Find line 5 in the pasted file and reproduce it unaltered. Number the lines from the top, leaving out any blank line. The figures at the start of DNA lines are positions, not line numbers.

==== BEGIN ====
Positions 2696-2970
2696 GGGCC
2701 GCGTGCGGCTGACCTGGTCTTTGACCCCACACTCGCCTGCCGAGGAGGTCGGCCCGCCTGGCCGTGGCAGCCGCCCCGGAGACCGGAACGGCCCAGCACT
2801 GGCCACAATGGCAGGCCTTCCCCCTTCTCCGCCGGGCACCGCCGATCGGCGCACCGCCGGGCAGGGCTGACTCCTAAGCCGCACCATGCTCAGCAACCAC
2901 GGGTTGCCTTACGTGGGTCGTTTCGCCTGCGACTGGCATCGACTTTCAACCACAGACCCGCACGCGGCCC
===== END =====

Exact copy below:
2901 GGGTTGCCTTACGTGGGTCGTTTCGCCTGCGACTGGCATCGACTTTCAACCACAGACCCGCACGCGGCCC